Behind any craft any art form there are the true believers.
And just hearing Josh Royal and Freddy Lamport talk excitedly about their passion for craft beer and their motivation for founding Tulsa Craft Beer Week, it's obvious they believe.
Lamport owns BierGarten Wine & Spirits in Jenks, and Royal owns and tends bar at R Bar & Grill in Brookside.
Count them among the movement — along with the ever-growing number of brewers, bars and liquor stores — that is making craft beer actually happen in Oklahoma.
The second TCBW kicks off Thursday, and these guys tell us it will be bigger and better than last year. Events span nine days to include two weekends and, oh, so many more beers.
"People are much more excited about it after seeing what happened last year," Royal said. "And we had so many more people want to get involved."
The time was right to create a craft beer week last year, Lamport explained.
"We could see every town, every city or every state doing it. And we thought, Tulsa can do that. I think we are ready," Lamport said. "We had a lot of focus going on with craft beer and with brewers in the state really blowing up."
The event will allow craft beer fans and novices alike to learn how to experience different brews, gradually developing a sophisticated palate and beer vocabulary just like Lamport and Royal did.
"When I opened my store five years ago, I did not really know about any single product at all," Lamport said. "I knew what Crown was, I knew what Jack was, I knew what Smirnoff was, that was it," Lamport said.
But while caring for his ailing father, Lamport worked from open to close at the store and became a certified beer judge because he wanted to be knowledgeable about all of his products.
"When you are in a place 12 hours a day, six days a week like I was, you just end up learning. I really put my heart and soul into my business," Lamport said. "And I learned to really like craft beer and the people associated with it."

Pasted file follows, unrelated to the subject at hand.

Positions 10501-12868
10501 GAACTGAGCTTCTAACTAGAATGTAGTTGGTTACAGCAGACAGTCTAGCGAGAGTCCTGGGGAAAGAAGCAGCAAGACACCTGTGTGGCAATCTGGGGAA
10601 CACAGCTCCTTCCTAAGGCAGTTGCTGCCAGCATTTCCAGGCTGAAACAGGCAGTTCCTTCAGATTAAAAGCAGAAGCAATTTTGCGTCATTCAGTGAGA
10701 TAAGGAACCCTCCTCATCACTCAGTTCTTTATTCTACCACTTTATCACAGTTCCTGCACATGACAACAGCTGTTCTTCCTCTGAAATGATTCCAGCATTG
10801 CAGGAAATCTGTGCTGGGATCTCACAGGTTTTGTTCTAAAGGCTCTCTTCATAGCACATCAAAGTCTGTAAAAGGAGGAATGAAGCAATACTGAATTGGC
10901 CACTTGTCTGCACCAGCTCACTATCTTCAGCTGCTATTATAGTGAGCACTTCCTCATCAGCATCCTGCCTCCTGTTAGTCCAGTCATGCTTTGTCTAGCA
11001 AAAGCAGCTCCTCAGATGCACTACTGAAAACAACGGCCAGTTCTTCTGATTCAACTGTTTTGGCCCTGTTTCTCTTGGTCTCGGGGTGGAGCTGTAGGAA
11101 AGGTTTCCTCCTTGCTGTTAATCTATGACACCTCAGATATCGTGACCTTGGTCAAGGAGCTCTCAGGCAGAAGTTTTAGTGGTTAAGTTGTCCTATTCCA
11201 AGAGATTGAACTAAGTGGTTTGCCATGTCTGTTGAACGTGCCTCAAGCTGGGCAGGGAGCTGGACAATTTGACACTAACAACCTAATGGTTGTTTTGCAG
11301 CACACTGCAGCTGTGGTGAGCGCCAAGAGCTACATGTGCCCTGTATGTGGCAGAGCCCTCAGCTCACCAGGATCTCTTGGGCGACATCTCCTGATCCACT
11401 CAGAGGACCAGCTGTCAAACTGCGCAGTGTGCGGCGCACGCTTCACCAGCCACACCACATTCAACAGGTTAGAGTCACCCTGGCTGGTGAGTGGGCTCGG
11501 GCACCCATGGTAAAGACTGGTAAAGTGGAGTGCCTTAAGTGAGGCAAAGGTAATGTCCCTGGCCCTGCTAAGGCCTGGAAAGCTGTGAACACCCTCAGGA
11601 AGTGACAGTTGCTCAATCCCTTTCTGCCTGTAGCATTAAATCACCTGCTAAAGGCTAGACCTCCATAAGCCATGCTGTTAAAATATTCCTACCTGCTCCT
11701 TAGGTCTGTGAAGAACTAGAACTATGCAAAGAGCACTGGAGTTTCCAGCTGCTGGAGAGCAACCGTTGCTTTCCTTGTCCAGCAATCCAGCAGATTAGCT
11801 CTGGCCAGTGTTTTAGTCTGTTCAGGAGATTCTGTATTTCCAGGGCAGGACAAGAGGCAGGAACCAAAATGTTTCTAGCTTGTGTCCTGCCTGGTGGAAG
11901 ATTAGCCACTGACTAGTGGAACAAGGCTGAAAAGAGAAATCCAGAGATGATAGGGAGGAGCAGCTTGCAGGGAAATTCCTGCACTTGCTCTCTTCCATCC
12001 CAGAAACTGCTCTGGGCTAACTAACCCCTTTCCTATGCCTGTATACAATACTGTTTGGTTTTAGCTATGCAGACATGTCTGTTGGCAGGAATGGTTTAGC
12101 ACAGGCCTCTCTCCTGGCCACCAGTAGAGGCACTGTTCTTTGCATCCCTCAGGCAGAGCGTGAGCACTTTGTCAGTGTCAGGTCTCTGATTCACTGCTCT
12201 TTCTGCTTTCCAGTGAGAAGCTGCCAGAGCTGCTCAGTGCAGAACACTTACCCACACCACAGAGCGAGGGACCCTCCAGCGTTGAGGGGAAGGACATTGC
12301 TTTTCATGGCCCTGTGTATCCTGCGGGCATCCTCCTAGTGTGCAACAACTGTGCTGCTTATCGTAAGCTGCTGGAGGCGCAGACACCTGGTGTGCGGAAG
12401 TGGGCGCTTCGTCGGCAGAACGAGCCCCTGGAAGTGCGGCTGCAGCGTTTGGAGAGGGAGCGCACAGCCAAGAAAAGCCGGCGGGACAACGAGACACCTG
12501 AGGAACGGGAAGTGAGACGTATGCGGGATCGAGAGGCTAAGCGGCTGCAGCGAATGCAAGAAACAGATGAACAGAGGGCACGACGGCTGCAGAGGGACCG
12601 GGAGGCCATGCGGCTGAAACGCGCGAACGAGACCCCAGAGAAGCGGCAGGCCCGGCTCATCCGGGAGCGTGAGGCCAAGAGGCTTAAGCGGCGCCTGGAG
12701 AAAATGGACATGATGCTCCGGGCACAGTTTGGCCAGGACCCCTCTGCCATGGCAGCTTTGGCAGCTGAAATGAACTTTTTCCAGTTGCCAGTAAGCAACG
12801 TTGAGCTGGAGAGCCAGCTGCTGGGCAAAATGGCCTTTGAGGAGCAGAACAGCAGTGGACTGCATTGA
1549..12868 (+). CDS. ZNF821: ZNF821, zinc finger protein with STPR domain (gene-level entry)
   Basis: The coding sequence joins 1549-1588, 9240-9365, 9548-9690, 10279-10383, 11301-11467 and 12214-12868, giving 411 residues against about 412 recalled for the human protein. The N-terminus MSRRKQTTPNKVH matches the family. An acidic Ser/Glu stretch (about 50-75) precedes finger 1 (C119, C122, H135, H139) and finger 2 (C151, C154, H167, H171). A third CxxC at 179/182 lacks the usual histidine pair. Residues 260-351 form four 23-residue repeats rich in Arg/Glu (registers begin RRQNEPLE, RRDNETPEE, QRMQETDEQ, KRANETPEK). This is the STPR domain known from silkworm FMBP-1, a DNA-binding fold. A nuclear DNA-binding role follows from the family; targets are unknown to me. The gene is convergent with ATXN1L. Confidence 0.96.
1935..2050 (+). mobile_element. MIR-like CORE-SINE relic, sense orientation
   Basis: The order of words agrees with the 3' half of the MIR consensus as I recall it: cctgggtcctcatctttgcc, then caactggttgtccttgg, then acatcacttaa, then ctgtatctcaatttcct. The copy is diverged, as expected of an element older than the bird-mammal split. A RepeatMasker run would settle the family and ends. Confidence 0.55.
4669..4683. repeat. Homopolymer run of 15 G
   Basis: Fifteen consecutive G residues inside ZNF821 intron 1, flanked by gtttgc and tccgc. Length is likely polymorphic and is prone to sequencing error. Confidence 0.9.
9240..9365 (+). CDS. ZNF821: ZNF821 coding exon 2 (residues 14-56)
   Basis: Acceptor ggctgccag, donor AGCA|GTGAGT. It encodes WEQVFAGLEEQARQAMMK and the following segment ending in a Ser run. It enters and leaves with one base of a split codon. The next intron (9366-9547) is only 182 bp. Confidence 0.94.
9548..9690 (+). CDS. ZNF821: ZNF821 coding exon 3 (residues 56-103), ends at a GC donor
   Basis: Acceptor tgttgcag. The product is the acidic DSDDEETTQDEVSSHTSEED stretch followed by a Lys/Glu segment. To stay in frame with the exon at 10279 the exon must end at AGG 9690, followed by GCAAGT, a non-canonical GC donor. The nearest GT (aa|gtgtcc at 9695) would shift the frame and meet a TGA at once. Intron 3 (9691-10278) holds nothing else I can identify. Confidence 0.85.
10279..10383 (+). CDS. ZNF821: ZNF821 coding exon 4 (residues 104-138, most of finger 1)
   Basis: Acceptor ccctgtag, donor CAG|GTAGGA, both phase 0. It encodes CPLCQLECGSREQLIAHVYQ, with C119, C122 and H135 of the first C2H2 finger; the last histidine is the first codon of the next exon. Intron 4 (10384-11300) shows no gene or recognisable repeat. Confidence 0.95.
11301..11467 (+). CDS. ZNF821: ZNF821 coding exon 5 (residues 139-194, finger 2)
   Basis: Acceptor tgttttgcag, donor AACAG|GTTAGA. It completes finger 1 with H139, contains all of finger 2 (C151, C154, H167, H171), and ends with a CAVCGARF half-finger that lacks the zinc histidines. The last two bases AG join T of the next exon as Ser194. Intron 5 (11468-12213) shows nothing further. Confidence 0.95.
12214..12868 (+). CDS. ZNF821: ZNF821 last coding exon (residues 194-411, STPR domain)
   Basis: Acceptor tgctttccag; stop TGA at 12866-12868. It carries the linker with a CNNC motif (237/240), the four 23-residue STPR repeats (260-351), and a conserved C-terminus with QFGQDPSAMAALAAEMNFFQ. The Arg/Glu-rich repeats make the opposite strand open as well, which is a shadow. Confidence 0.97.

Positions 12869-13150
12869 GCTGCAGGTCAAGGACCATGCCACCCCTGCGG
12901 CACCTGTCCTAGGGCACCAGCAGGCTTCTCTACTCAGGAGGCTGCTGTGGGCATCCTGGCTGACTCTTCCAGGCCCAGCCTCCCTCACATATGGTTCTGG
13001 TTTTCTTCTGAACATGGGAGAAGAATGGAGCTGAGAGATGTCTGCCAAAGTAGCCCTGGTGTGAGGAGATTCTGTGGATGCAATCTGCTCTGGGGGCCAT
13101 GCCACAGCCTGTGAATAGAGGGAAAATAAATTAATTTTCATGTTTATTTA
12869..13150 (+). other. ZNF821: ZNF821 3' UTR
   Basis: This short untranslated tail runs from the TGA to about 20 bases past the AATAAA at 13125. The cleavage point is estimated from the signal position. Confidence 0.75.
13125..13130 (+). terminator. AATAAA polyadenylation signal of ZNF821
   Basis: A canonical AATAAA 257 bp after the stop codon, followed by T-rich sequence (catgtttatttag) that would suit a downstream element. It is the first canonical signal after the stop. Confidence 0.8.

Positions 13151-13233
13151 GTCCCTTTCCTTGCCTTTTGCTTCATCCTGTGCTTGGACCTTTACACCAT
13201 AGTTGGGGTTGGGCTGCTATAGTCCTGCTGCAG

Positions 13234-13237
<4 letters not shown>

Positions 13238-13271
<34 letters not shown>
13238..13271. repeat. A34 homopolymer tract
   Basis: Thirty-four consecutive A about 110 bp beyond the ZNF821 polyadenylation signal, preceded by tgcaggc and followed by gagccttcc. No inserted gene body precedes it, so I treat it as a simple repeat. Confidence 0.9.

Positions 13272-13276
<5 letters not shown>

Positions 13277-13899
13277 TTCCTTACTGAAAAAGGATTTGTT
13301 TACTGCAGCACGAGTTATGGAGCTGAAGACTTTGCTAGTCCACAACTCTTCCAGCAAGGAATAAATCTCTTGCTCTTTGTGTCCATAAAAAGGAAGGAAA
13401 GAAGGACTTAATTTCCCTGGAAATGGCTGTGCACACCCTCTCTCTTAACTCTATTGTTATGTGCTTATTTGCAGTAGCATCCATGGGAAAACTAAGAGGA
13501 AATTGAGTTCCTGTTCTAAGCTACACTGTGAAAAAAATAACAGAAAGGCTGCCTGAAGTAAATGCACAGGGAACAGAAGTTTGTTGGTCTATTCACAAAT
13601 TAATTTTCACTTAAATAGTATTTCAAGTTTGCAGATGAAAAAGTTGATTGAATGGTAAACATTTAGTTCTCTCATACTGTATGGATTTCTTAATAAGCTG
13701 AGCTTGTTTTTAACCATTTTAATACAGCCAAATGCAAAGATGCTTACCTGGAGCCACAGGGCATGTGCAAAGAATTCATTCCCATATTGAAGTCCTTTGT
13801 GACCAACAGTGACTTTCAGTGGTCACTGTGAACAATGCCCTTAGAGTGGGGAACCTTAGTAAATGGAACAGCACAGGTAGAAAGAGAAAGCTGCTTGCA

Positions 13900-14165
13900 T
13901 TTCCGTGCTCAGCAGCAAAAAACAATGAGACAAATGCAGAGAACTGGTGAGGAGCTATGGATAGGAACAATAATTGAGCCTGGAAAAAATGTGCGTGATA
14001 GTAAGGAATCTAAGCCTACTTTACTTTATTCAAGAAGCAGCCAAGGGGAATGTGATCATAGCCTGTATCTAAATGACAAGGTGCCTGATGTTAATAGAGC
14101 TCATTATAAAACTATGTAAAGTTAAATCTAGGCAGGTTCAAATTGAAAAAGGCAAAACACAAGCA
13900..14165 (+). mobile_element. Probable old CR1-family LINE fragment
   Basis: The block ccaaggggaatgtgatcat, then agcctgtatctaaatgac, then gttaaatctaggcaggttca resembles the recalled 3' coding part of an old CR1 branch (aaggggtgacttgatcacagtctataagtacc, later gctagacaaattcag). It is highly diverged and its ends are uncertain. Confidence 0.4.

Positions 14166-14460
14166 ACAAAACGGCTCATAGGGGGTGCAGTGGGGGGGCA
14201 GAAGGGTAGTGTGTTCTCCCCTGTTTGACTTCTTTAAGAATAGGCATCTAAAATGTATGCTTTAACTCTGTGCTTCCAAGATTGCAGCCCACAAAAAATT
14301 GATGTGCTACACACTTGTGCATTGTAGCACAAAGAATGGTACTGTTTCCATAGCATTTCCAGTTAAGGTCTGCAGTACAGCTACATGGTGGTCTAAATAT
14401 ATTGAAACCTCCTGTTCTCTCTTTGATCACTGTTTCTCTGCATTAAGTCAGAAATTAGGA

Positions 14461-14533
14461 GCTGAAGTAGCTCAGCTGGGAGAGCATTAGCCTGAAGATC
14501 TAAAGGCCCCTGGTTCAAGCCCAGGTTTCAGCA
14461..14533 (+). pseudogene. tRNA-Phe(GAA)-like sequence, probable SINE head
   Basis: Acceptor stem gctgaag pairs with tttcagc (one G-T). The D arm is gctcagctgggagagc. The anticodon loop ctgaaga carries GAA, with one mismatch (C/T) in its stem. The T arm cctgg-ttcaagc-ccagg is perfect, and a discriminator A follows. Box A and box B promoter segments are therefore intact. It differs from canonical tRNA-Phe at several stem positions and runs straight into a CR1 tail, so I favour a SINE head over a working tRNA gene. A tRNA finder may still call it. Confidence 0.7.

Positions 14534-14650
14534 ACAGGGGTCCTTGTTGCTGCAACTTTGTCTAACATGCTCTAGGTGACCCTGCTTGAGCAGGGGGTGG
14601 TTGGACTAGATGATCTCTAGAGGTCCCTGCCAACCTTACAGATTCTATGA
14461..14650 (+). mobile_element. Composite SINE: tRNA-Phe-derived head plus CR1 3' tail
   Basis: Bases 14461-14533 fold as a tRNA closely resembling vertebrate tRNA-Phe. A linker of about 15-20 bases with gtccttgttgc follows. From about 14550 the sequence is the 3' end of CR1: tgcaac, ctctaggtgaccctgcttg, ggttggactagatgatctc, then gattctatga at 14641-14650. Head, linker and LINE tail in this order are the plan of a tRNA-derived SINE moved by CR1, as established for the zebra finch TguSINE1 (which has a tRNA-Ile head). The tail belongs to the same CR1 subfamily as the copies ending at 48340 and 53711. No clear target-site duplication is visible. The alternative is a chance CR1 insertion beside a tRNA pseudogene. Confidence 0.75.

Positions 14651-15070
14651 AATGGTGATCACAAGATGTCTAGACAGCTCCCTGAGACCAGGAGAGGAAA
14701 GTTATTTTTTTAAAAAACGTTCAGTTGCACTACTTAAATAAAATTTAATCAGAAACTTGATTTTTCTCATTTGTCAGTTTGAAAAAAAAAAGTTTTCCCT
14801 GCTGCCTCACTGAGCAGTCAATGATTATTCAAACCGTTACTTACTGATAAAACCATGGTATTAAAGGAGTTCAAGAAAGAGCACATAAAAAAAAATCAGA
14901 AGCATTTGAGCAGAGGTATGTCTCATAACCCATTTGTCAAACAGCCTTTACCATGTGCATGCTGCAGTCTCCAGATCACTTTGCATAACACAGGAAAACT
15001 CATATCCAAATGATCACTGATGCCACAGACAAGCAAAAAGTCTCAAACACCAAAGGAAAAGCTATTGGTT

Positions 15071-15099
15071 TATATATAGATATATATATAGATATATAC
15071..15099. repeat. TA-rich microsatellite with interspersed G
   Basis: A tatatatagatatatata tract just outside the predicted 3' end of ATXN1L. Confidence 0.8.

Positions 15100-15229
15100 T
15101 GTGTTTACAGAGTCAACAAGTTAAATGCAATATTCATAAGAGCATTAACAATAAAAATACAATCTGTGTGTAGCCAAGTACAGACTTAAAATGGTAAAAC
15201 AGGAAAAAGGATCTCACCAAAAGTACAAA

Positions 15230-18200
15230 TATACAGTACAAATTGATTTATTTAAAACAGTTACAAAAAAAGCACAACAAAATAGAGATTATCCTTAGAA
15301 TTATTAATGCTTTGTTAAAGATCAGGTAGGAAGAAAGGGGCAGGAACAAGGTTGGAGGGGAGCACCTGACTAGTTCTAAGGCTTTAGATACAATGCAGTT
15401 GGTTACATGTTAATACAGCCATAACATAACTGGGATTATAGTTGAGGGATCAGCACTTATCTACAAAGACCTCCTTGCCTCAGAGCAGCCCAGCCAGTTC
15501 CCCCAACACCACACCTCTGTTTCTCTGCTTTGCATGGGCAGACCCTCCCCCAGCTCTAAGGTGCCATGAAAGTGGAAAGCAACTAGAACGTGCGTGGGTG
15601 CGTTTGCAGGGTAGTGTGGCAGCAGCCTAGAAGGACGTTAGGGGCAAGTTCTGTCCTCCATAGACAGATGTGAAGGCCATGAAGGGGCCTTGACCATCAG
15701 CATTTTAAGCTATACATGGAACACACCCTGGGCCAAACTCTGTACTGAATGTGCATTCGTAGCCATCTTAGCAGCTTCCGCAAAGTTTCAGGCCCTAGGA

Before owning the R Bar, Royal worked at McNellie's, the downtown pub where his long-held appreciation of craft beers "spiraled out of control."
Among the bar and restaurant set, Royal has developed a bit of a reputation, a good one, for being a stickler about cleaning his own tap lines.
"I change my beer menu daily, and I do change my own lines. There are people who do it for you, but I want the beer to taste the way the brewer intended. It does take a lot of my time," Royal said. "I also don't like having a line down — ever. I have 20 lines for a reason. I want to use them."
Yet, Royal and Lamport emphasized that TCBW is about more than their respective businesses and they were happy to see more events and more venues join in for the second year.
"The more people who are involved the better. It makes the event better, more people come to town for it," Royal said. "Many ticket sales have been from out of state. It is pretty exciting to see these people purchasing tickets to craft beer week in Tulsa, Okla., and they are buying plane tickets and buying hotel rooms to come here."
TCBW has also inspired more fans of craft beer locally, who are learning the virtues of variety and complexity over volume when it comes to drinking beer.
"I see more people excited about craft beer in this past year. I saw people who I have never seen before come to craft beer week, and I have seen them over and over again. You hold these festivals and now they are starting to come out of the woodwork," Royal said. "It is exciting to see new people get excited about it."
American Craft Beer Week is May 12-18, but organizers of craft beer week events in many cities opt to have their own events during different times, Royal and Lamport said.
It allows the brewers from some of the sought-after-breweries to travel to different cities, such as Tulsa, and promote growing events.
"We have breweries coming from outside the state, too," Lamport explained, adding that some are considered among the top 50 in the country.
In addition to Founders Brewing Co. — a Michigan brewery that recently brokered a deal to sell here through Quality Beverage Co. of Tulsa — representatives from breweries such as Green Flash Brewing Co. in San Diego and Great Divide Brewing Co. in Colorado will be here.
The craft beer cultures in these states are far ahead of Oklahoma's, largely due to restrictive brewing laws.
"Oklahoma is behind the times. We are not even on the same page as other states regarding liquor laws and craft beer," Royal said.
"And we are trying to change that. It is going to take events like this. It's going to take a lot of people caring for the state to say, 'We are going to do something about it.' "

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